Wednesday's rain was short and sweet, but it was a welcome respite from the oppressive summer heat.
A parched Dallas got a splash of rain. About half an inch was reported in parts of Oak Cliff, although the National Weather Service said the storms brought "maybe a tenth of an inch" of rain to the Dallas area.
Temperatures plunged into the 80s in parts of the Metroplex and into the 70s to the east.
The latest news from around North Texas.
"I like it. It cooled down; that was nice," said Maurila Foster of Midlothian.
"It feels a lot cooler outside, but that doesn't mean it feels cool," Gloria Starkey said.
But with the wet weather, came wind gusts as high as 45 mph. The blustery winds churned up dust clouds in Rowlett and white caps on Lake Ray Hubbard.
In Red Oak, high winds downed power lines. The live wires sparked a small grass fire.
"We got it under control in about 30 to 40 minutes," Red Oak Fire Chief Eric Thompson said.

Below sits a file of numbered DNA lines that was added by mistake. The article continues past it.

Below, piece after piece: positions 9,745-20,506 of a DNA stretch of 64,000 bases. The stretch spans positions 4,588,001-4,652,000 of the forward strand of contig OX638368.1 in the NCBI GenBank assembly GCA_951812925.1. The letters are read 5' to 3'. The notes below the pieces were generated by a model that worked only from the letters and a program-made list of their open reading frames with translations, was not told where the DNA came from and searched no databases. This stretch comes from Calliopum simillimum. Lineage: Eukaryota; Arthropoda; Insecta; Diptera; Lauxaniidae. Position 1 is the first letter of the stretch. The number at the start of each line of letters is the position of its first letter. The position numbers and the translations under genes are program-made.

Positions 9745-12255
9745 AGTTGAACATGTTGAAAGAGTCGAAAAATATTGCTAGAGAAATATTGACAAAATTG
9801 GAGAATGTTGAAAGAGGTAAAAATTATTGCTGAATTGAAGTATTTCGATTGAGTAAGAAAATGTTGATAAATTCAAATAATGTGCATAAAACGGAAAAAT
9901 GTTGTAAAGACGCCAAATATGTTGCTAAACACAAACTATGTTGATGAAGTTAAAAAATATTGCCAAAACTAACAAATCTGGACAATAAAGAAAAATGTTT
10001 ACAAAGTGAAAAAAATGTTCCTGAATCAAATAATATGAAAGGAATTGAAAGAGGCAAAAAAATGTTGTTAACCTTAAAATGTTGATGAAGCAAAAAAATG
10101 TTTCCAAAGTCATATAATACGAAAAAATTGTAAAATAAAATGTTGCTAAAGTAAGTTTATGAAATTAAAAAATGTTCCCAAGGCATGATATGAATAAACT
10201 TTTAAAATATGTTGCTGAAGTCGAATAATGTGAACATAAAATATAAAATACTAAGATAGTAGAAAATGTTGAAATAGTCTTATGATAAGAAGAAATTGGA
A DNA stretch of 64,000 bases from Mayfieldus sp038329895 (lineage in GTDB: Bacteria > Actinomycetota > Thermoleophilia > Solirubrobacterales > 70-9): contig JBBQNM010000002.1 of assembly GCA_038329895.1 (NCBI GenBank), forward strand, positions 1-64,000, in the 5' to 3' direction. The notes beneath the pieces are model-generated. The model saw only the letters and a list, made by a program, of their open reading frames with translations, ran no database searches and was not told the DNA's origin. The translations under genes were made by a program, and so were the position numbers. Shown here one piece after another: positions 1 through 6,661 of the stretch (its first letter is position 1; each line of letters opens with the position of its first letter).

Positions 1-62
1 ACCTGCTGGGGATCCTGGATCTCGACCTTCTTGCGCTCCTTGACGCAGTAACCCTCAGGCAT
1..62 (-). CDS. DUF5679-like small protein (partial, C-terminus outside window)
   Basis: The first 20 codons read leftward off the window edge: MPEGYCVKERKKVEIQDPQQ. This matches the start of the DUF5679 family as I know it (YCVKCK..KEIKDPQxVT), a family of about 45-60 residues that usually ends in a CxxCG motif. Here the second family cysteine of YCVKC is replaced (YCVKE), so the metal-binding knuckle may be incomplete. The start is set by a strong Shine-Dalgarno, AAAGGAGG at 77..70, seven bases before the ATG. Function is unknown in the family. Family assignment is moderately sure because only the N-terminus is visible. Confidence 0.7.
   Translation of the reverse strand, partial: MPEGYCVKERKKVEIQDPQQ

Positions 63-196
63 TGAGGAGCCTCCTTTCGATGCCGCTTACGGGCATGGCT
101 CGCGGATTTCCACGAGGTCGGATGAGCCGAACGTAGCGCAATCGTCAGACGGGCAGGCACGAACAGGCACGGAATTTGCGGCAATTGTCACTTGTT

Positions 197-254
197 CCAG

The winds downed trees and power lines, taking out power to tens of thousands of homes and businesses in North and East Texas.
National Weather Service meteorologist Jason Dunn said that with the drought, trees that haven't been watered regularly are drying out and becoming weaker, making them more susceptible to high winds.
According to Oncor's website, about 9,200 customers were without power in the Dallas/Fort Worth area as of 10:30 p.m. Oncor said crews would work throughout the night to restore power.
The pop-up storms moved out almost as quickly as they came in.
And while many hope they're a sign that the triple-digit temperatures are nearing an end, Thursday's high is expected to be 105. (Read NBC 5's forecast.)